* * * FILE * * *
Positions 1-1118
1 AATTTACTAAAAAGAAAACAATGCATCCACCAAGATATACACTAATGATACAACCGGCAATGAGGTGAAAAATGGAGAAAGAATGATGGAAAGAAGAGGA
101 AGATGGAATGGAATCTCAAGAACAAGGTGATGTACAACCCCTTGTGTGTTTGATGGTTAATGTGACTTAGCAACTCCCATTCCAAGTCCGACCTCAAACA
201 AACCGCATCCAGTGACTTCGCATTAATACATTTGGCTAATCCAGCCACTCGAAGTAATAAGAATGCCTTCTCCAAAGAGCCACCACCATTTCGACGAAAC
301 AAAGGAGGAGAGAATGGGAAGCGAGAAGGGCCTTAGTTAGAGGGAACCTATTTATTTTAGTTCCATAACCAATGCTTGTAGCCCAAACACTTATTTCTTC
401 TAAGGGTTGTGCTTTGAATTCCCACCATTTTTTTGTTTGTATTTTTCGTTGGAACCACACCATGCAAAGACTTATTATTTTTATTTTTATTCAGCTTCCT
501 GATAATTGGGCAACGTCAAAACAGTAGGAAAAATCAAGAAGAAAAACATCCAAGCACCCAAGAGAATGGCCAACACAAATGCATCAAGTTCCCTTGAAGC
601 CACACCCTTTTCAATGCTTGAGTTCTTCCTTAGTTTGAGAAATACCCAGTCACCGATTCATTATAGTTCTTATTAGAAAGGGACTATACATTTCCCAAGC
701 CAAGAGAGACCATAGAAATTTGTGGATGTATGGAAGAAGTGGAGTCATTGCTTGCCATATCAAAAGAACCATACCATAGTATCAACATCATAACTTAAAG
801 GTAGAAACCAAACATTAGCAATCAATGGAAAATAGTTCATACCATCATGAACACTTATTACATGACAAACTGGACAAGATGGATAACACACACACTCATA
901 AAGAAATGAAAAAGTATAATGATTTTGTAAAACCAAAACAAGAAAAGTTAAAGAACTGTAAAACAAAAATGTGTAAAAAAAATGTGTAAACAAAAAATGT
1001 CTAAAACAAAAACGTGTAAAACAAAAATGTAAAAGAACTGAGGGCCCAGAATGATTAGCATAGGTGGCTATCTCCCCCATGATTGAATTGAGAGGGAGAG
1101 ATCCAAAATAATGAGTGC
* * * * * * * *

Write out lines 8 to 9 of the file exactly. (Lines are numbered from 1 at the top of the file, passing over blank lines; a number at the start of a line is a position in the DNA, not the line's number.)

601 CACACCCTTTTCAATGCTTGAGTTCTTCCTTAGTTTGAGAAATACCCAGTCACCGATTCATTATAGTTCTTATTAGAAAGGGACTATACATTTCCCAAGC
701 CAAGAGAGACCATAGAAATTTGTGGATGTATGGAAGAAGTGGAGTCATTGCTTGCCATATCAAAAGAACCATACCATAGTATCAACATCATAACTTAAAG